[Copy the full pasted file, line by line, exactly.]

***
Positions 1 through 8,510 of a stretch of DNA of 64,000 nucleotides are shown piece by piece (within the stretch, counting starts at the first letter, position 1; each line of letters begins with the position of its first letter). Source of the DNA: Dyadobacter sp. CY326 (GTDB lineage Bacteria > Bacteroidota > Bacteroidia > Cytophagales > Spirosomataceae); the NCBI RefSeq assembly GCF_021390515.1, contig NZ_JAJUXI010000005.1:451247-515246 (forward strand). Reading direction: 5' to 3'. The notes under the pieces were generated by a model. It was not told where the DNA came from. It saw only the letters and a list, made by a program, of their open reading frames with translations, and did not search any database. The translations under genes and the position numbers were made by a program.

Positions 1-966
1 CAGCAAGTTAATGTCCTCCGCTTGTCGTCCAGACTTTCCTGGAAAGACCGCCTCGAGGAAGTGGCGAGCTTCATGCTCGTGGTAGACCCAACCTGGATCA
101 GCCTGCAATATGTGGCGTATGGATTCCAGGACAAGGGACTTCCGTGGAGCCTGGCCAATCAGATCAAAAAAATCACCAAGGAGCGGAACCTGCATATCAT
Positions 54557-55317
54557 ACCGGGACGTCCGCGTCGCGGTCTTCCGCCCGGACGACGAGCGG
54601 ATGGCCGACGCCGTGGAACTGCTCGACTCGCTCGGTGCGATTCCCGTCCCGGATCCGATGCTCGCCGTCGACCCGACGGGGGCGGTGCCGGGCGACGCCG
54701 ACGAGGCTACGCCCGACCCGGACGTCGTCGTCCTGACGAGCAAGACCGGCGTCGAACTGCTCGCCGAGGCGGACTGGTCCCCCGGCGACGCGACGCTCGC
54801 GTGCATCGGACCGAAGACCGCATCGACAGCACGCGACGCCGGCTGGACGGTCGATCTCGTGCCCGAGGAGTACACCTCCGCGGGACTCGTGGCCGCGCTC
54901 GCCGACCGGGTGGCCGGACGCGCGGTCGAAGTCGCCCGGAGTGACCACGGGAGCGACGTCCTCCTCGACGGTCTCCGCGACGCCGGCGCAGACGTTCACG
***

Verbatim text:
Positions 1 through 8,510 of a stretch of DNA of 64,000 nucleotides are shown piece by piece (within the stretch, counting starts at the first letter, position 1; each line of letters begins with the position of its first letter). Source of the DNA: Dyadobacter sp. CY326 (GTDB lineage Bacteria > Bacteroidota > Bacteroidia > Cytophagales > Spirosomataceae); the NCBI RefSeq assembly GCF_021390515.1, contig NZ_JAJUXI010000005.1:451247-515246 (forward strand). Reading direction: 5' to 3'. The notes under the pieces were generated by a model. It was not told where the DNA came from. It saw only the letters and a list, made by a program, of their open reading frames with translations, and did not search any database. The translations under genes and the position numbers were made by a program.

Positions 1-966
1 CAGCAAGTTAATGTCCTCCGCTTGTCGTCCAGACTTTCCTGGAAAGACCGCCTCGAGGAAGTGGCGAGCTTCATGCTCGTGGTAGACCCAACCTGGATCA
101 GCCTGCAATATGTGGCGTATGGATTCCAGGACAAGGGACTTCCGTGGAGCCTGGCCAATCAGATCAAAAAAATCACCAAGGAGCGGAACCTGCATATCAT
Positions 54557-55317
54557 ACCGGGACGTCCGCGTCGCGGTCTTCCGCCCGGACGACGAGCGG
54601 ATGGCCGACGCCGTGGAACTGCTCGACTCGCTCGGTGCGATTCCCGTCCCGGATCCGATGCTCGCCGTCGACCCGACGGGGGCGGTGCCGGGCGACGCCG
54701 ACGAGGCTACGCCCGACCCGGACGTCGTCGTCCTGACGAGCAAGACCGGCGTCGAACTGCTCGCCGAGGCGGACTGGTCCCCCGGCGACGCGACGCTCGC
54801 GTGCATCGGACCGAAGACCGCATCGACAGCACGCGACGCCGGCTGGACGGTCGATCTCGTGCCCGAGGAGTACACCTCCGCGGGACTCGTGGCCGCGCTC
54901 GCCGACCGGGTGGCCGGACGCGCGGTCGAAGTCGCCCGGAGTGACCACGGGAGCGACGTCCTCCTCGACGGTCTCCGCGACGCCGGCGCAGACGTTCACG